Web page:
Donald Fox


Thirty-Eight Hearts - Poem by Donald Fox

Thirty-eight drumbeats thundering in the cold
Thirty-eight breaths of a buffalo bull
Thirty-eight ropes of equal measured length
On a cold December morning while we wait.

Thirty-eight death chants or was that a hymn?
Thirty-eight warriors standing there on some wood
Thirty-eight pairs of hands reaching out for each other
To take away the sin of the world.

Thirty-eight songs by which to remember
Thirty-eight tears held tight in our hearts
Thirty-eight nights of insufferable dark
Breaking our drums, silencing our song.

Many long years of crying in grief
Many long years of denial and blindness
Many long years of numbness and sleep
Without relief, without a memory.

But the Dakota have never forgotten. We have never stopped.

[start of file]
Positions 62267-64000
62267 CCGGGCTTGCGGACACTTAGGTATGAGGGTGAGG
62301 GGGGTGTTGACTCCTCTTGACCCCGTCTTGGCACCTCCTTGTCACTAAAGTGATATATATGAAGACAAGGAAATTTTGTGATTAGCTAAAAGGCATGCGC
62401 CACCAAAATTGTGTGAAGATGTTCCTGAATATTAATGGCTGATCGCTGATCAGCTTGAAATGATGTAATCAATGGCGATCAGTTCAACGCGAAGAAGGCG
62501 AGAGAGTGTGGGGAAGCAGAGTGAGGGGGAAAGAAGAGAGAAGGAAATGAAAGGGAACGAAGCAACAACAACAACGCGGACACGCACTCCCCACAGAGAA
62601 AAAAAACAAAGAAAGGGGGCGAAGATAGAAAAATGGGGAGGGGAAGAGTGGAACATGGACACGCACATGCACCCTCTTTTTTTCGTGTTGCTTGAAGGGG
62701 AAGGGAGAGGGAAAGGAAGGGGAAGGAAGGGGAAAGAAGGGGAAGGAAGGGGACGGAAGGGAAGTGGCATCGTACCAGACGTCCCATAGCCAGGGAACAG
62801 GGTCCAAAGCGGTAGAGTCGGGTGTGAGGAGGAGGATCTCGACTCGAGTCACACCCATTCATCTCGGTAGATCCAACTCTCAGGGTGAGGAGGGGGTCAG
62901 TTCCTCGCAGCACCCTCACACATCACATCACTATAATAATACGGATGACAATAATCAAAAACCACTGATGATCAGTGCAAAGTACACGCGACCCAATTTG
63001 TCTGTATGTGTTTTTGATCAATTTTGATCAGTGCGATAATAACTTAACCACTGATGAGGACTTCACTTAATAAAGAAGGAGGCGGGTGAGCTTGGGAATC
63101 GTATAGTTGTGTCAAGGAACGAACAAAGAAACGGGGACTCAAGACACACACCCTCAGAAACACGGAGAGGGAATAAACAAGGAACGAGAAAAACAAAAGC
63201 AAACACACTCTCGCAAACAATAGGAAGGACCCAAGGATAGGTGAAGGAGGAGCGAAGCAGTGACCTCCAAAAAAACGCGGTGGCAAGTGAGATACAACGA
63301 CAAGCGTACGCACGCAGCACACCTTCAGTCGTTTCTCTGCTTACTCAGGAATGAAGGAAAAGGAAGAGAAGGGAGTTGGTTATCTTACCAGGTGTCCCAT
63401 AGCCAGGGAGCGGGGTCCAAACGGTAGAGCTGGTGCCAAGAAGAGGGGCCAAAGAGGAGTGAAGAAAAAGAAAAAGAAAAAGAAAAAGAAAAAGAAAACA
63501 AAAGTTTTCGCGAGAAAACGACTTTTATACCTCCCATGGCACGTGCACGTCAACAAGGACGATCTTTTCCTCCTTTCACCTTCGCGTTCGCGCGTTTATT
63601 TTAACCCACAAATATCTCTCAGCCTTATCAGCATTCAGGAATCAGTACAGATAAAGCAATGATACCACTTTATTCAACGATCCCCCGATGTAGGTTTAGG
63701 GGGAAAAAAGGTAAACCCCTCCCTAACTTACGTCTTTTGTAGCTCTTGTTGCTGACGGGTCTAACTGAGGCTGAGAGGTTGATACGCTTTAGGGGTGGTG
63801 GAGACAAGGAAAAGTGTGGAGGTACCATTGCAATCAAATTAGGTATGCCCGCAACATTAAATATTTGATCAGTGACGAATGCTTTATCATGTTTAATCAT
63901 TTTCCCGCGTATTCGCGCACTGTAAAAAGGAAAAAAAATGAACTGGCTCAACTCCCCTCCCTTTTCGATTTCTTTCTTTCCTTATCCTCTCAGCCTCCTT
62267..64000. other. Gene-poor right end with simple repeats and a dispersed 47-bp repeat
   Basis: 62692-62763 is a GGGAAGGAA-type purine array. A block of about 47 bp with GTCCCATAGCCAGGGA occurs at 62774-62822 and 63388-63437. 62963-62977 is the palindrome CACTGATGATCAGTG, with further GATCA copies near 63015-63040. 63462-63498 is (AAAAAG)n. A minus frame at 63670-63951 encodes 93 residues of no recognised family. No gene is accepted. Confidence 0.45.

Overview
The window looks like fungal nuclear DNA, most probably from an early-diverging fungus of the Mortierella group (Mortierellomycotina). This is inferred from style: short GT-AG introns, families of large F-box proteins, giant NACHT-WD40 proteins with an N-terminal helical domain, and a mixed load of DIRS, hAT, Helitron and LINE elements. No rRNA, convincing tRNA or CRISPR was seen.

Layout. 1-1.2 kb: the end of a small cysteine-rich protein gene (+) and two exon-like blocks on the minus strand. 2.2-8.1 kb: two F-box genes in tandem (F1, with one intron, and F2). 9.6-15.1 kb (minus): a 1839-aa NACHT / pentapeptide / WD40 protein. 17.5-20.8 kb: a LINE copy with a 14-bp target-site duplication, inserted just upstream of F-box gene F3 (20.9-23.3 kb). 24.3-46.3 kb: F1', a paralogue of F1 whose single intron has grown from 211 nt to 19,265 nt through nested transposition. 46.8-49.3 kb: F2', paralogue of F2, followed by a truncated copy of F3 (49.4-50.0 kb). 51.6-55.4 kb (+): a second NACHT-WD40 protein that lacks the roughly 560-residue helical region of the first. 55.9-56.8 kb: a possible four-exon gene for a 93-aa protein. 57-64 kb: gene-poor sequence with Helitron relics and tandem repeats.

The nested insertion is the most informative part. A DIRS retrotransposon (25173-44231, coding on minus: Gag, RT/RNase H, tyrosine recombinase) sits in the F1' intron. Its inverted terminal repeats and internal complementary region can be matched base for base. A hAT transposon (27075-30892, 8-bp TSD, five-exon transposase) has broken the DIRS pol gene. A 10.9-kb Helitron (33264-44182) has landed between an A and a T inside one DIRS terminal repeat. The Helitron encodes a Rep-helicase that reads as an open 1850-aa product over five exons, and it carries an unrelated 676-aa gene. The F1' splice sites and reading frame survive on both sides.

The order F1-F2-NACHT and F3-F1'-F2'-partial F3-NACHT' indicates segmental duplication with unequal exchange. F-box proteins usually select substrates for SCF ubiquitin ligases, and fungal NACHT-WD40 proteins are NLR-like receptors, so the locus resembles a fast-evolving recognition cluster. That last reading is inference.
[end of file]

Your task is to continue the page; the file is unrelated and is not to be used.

Thirty-eight names read out loud again and again.
Thirty-eight children singing their songs.
Thirty-eight relatives in the midst of our circle.

Chanting again. Loving again. Being again.

Topic(s) of this poem: native american, perseverance, racism, survival, history


Poet's Notes about The Poem

2012

Comments about Thirty-Eight Hearts by Donald Fox

  • Chinedu Dike (11/3/2015 7:37:00 AM)


    A well articulated memorial in honour of 38 Sioux Indians that laid down their lives in the struggle for freedom and restoration of human dignity. A lovely poem indeed. Thanks for sharing Donald. Please read my poem MANDELA - THE IMMORTAL ICON. (Report) Reply

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Poem Submitted: Monday, October 26, 2015



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